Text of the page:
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30.4 percent of the equity in their firms, up from 21.6 percent in 2008. Non-founding IT chief executives owned an average of 5.9 percent of the equity at their firms this year, compared with 5.1 percent of equity last year.
The increase in equity for CEOs of life sciences firms was less dramatic. Founding chief executives saw their average ownership share increase from 17.2 percent in 2008 to 19 percent this year, according to the study. Non-founding CEOs increased their stakes in companies from 5.6 percent in 2008 to 5.8 percent. However, non-founder leadership teams in life sciences saw their collective equity stakes decrease this year to 17.1 percent from 18.2 percent in 2008.
The number of companies that completed surveys for the study—which also compares executive pay in China, the UK, India, and Israel—grew from about 450 last year to more than 700 this year, Lapat told me. The VCs that have helped convince their portfolio company executives to participate in the report get special access to the data, including a look at how pay at firms in which they invest compares to others in their field in aggregate, he noted. (Also, it’s probably worth noting for the VCs that have access to the study is that the findings can be sliced and diced many different ways by users on the study website.)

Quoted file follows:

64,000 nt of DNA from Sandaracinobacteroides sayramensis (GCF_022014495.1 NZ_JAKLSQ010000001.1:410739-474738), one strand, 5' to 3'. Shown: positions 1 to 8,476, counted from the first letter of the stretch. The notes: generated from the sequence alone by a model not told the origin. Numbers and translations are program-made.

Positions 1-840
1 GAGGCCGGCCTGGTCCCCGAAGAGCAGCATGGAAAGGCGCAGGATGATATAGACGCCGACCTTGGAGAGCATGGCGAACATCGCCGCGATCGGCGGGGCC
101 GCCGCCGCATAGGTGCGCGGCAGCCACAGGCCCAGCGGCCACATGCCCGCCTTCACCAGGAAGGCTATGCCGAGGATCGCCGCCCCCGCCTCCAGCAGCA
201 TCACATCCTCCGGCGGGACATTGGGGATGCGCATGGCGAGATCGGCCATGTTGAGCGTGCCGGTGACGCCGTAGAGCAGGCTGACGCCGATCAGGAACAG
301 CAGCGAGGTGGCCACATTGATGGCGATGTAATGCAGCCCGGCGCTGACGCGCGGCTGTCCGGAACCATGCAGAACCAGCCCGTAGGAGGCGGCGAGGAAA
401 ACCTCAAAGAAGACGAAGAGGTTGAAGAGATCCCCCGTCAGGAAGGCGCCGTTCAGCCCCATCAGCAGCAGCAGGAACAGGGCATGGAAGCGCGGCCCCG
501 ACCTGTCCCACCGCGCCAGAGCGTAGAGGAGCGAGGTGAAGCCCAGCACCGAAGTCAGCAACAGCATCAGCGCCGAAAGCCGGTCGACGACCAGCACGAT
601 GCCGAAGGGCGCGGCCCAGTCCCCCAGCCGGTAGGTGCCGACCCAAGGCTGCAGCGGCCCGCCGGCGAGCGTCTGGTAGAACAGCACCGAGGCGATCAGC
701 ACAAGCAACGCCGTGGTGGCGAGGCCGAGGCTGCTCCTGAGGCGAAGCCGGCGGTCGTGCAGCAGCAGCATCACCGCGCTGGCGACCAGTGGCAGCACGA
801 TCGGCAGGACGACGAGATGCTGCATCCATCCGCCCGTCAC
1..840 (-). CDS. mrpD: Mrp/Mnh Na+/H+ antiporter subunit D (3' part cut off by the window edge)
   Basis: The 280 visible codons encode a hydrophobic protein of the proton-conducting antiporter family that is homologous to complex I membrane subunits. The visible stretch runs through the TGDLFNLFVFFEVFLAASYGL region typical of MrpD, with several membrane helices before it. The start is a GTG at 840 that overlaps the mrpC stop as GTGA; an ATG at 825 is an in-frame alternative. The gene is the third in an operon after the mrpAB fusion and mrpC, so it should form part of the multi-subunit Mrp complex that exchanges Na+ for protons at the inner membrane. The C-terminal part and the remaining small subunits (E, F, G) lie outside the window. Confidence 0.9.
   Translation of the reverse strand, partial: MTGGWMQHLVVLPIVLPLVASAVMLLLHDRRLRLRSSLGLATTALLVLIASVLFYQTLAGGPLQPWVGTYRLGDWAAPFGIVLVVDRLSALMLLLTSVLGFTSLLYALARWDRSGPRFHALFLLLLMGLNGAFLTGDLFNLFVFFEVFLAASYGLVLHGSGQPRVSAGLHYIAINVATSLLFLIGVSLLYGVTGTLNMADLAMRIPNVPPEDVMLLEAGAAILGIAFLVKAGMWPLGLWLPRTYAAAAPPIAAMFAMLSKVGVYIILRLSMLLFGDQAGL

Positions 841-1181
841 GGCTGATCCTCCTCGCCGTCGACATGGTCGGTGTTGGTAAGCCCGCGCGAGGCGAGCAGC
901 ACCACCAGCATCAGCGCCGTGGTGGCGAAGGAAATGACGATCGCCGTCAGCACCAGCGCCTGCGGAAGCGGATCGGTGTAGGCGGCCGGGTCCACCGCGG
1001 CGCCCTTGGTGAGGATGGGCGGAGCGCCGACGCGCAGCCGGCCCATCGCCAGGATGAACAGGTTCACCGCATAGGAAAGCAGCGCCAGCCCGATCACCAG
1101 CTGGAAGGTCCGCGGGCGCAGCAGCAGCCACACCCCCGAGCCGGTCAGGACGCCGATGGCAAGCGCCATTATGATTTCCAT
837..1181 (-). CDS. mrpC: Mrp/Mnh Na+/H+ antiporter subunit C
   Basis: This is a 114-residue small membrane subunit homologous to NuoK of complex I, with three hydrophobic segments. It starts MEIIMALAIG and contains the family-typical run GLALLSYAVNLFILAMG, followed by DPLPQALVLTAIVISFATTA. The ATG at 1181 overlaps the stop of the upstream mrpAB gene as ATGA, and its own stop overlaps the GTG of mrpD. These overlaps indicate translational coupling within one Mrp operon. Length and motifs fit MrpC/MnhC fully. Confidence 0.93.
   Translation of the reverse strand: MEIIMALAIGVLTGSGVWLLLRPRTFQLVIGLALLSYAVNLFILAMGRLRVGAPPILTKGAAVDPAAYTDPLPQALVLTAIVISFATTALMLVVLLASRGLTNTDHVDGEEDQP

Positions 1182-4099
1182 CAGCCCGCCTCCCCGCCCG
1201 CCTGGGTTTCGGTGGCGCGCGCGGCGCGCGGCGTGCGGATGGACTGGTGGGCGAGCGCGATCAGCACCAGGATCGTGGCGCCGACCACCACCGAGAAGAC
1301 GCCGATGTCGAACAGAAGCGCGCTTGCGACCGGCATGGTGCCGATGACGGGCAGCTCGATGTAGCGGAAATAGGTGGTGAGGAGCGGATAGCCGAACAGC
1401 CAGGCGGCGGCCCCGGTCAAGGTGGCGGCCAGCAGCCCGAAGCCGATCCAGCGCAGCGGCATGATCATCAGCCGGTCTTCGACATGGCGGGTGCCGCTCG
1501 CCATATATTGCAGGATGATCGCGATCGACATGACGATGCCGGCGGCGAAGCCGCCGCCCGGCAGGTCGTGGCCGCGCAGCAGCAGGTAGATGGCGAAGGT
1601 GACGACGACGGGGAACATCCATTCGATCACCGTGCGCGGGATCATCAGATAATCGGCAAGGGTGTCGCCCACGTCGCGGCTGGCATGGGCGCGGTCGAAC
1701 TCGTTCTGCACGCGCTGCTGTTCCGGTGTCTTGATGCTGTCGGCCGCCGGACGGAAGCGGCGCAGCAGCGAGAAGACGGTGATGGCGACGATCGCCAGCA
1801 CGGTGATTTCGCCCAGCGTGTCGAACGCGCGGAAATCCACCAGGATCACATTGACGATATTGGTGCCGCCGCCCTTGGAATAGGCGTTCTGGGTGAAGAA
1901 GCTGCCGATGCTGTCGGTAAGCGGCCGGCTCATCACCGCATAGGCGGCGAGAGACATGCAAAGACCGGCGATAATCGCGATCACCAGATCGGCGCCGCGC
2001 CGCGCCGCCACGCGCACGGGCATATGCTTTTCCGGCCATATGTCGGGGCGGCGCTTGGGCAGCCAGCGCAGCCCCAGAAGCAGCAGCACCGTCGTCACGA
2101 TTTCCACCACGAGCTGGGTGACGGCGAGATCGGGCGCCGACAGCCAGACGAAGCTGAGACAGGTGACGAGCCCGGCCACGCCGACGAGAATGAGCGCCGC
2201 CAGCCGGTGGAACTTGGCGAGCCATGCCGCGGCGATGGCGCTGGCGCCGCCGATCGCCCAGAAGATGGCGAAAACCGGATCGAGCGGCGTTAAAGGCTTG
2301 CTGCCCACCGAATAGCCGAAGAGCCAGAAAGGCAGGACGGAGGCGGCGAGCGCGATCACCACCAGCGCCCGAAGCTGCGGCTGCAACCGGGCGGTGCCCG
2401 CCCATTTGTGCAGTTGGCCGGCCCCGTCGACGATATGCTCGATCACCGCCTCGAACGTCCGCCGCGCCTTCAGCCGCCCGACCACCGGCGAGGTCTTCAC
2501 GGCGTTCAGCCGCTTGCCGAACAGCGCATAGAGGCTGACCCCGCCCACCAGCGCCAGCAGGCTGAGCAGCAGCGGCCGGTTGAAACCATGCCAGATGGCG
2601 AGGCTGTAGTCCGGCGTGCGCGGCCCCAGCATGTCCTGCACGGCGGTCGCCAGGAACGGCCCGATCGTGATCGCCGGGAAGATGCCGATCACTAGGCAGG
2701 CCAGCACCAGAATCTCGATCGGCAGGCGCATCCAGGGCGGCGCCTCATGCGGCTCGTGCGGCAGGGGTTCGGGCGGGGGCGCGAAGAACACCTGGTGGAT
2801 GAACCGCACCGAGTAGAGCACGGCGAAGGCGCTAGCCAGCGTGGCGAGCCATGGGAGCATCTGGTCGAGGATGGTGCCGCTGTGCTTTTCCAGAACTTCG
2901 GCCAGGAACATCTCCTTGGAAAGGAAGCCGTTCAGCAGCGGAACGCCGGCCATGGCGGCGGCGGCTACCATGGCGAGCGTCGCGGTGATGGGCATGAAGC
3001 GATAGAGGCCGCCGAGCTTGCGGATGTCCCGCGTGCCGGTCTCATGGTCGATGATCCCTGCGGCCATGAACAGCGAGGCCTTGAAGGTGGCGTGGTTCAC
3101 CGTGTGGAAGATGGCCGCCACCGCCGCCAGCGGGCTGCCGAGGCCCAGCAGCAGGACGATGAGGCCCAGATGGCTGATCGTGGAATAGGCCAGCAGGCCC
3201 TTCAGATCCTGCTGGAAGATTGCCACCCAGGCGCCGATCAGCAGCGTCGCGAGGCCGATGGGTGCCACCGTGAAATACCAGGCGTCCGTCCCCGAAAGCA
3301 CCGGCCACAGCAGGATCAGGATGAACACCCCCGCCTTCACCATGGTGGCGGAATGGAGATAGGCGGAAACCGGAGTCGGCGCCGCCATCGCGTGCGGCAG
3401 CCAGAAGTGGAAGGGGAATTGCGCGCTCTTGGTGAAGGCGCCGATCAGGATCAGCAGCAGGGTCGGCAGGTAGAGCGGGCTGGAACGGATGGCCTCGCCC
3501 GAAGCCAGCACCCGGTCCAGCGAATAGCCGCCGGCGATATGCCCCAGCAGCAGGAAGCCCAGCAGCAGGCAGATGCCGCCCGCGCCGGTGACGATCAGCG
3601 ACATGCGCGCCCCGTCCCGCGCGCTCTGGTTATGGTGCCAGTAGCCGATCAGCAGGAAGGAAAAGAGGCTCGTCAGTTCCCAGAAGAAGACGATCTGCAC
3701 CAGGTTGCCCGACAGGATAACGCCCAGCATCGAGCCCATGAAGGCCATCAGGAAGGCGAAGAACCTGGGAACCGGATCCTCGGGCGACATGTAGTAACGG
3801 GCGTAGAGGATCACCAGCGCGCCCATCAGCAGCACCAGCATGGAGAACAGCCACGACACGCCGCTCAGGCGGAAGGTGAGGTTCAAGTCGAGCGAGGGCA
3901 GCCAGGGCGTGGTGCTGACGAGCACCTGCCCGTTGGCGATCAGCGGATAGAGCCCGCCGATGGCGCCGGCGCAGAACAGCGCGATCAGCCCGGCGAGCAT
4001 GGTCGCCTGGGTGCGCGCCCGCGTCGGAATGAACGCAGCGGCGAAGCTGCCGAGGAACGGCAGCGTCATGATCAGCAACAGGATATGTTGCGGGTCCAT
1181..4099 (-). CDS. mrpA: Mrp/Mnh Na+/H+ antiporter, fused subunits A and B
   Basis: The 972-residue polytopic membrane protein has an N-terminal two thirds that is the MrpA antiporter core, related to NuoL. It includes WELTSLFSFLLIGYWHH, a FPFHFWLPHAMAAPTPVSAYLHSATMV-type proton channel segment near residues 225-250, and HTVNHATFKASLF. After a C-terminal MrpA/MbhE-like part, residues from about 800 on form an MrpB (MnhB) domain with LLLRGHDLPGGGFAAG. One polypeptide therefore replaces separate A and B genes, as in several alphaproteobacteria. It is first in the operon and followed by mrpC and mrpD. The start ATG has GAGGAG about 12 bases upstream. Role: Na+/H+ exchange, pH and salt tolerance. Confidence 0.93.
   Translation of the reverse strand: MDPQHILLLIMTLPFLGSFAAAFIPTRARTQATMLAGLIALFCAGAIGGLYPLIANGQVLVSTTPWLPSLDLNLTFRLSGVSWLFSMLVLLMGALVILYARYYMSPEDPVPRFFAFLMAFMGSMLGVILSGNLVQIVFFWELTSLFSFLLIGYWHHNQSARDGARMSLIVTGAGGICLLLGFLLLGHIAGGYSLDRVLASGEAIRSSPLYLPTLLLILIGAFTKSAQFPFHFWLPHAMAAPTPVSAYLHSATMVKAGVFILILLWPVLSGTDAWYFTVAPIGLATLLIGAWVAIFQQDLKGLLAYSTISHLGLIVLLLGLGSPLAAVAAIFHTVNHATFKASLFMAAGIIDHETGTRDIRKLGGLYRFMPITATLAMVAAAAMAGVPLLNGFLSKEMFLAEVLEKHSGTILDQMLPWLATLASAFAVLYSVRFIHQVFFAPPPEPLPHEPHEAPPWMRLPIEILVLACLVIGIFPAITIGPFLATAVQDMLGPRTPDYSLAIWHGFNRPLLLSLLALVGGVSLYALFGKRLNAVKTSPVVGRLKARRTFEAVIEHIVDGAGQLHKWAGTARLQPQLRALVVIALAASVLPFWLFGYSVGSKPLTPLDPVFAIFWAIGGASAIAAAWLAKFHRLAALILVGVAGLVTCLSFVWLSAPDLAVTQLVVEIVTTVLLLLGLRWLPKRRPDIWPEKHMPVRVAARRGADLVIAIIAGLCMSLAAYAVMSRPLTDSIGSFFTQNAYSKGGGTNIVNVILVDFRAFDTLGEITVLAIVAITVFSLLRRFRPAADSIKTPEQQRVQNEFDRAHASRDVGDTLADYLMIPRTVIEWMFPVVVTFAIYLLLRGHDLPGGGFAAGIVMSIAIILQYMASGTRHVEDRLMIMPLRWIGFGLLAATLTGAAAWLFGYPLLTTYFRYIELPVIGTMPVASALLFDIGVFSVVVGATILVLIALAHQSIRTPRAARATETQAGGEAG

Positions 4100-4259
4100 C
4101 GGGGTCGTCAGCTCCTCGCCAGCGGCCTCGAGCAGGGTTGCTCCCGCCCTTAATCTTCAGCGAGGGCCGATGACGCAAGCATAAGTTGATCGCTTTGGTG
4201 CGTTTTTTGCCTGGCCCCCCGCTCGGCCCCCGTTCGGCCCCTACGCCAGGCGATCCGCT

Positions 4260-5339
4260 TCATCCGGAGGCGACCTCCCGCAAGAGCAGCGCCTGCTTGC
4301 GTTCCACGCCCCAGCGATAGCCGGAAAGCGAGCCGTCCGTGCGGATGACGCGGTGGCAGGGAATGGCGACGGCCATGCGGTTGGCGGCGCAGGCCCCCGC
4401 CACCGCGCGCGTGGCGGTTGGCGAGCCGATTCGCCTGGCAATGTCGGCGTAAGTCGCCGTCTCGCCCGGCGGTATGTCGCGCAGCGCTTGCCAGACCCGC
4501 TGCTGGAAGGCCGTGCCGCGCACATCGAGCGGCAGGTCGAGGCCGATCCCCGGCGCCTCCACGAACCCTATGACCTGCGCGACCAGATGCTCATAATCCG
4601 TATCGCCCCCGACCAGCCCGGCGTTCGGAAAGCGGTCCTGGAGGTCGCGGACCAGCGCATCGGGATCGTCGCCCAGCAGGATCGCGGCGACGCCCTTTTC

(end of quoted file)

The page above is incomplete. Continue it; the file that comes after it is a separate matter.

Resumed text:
Clean technology firms—even those focused on science-based businesses such as cellulosic ethanol development—were counted as part of the tallies for tech firms. Lapat said that there were not enough cleantech companies in the study to break them out as a separate category.
Here are some charts that compare average CEO base salaries according to industry sector and region:
—Non-founder tech CEOs
—Non-founder life sciences CEOs
—2009 CEO pay by sector (combines non-founders and founders):
IT Services/Consulting: $219,500
Cleantech: … Next Page »
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